Bret Michaels: The Resilient Rocker Opens His Personal Scrapbook

Bret Michaels

The current state of our world has opened our eyes, shifted priorities, compelled us to action and levelled society’s playing field. Recent events call upon all of us to, both, embrace and acknowledge our vulnerabilities and muster our collective strength. Regardless of what race, religion, ethnicity, or socio-economic circumstances we hold, we are forever bound together by these extraordinary times we live in. Words by Allison Kugel.

While our essential workers on the front lines keeping the nuts and bolts of society running and keeping us informed; elements like nature, family, friends, and the arts lift our spirits. Music has the power to inspire, heal, help us process our anger or heartbreak, prompt reflection, or make us grow nostalgic. Therefore, it should continue to be celebrated, even in the tensest of times.

Talking to Legendary Poison frontman, Bret Michaels, we discussed his now four-decade multi-platinum-selling music career, how some much-publicized health challenges have strengthened his spirit and resolve, his love of touring and his inexhaustible energy for new projects.

AK: This is the first interview I am releasing since the start of this pandemic. I have been reticent about putting anything entertainment-related out there. But if I am getting back into it, you are a good person to start back up with!

BM: We use the words “tough times,” but these are also confusing times. Some people are saying “Don’t worry about it,” while others like me and you are saying, “Are you and your family safe?” I’m in the highest risk category for COVID-19, being a Type 1 Diabetic since the age of six. So, my whole family have been really good about wearing masks and gloves and being safe until we get closer to the shore, if you know what I mean. I’ve also been trying to inject as much positivity into everything as I can without it sounding phony. I call myself a drealist. I dream and I dream big, but I’m also a realist.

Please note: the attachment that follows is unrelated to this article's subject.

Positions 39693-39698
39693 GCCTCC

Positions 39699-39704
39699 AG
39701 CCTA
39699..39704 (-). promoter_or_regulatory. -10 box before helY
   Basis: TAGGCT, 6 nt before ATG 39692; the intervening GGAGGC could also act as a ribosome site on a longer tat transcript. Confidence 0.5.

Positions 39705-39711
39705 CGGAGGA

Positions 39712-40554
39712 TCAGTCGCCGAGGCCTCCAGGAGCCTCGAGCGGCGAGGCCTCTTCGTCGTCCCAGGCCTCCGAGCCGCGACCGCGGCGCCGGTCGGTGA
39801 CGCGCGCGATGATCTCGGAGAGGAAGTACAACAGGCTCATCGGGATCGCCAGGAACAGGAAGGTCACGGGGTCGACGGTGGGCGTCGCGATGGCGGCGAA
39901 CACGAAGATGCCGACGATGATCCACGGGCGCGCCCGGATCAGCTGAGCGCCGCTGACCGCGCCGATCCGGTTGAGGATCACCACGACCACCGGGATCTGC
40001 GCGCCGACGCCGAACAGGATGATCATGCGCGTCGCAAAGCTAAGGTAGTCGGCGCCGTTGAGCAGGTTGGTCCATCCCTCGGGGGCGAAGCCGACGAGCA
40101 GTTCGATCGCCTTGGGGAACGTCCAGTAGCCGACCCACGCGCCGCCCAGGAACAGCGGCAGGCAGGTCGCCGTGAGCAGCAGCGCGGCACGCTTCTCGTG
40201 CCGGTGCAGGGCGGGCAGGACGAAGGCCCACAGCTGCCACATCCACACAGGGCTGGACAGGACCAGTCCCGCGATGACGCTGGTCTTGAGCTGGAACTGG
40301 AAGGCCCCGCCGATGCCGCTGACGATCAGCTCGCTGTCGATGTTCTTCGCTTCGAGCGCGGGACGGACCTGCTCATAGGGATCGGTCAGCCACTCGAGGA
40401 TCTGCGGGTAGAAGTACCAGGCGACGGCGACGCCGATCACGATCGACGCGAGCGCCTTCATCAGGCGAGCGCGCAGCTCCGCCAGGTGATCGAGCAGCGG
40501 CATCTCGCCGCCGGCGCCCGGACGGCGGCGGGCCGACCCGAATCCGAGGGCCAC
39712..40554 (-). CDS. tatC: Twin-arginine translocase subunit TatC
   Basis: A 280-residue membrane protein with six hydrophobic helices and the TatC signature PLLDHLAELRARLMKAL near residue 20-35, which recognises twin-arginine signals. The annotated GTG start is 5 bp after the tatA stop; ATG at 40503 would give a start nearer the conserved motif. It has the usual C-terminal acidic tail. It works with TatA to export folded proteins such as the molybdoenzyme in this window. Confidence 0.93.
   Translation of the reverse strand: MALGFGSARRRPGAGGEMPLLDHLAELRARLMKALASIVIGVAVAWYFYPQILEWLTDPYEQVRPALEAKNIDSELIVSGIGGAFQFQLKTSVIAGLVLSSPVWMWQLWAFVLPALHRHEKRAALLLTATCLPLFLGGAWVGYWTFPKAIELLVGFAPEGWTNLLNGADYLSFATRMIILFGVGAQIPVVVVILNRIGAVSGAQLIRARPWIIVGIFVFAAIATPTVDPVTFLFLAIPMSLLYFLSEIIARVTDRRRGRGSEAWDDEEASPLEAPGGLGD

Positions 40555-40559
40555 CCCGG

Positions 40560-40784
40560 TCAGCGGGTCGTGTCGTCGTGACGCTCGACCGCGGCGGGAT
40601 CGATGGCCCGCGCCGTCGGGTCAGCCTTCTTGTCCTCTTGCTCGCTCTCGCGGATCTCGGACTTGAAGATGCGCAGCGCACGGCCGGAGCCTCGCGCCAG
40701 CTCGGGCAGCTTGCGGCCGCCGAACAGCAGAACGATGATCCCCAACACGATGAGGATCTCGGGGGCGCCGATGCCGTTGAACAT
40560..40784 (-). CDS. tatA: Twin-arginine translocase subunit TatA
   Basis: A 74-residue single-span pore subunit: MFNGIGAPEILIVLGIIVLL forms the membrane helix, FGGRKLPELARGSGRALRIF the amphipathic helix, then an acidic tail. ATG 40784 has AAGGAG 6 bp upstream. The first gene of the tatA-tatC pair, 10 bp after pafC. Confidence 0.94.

AK: Would you say that some of the things you previously took for granted or overlooked, you are now noticing or rediscovering?

BM: Completely. I have a ranch in Arizona, and I went through everything that I have hoarded. I de hoarded it (laugh). Then I went and started painting stuff. I’m a motor sports, outdoor kind of guy, so I ripped apart engines, like Go Kart engines. I also began noticing some furniture in need of a little love and TLC. I watch all these shows where they do it, and I finally decided to jump in and start restoring some furniture. And music, of course. I love listening to Bob Marley through these times. I listen to Three Little Birds and it just puts me right.

AK: The right perspective makes all the difference in your life.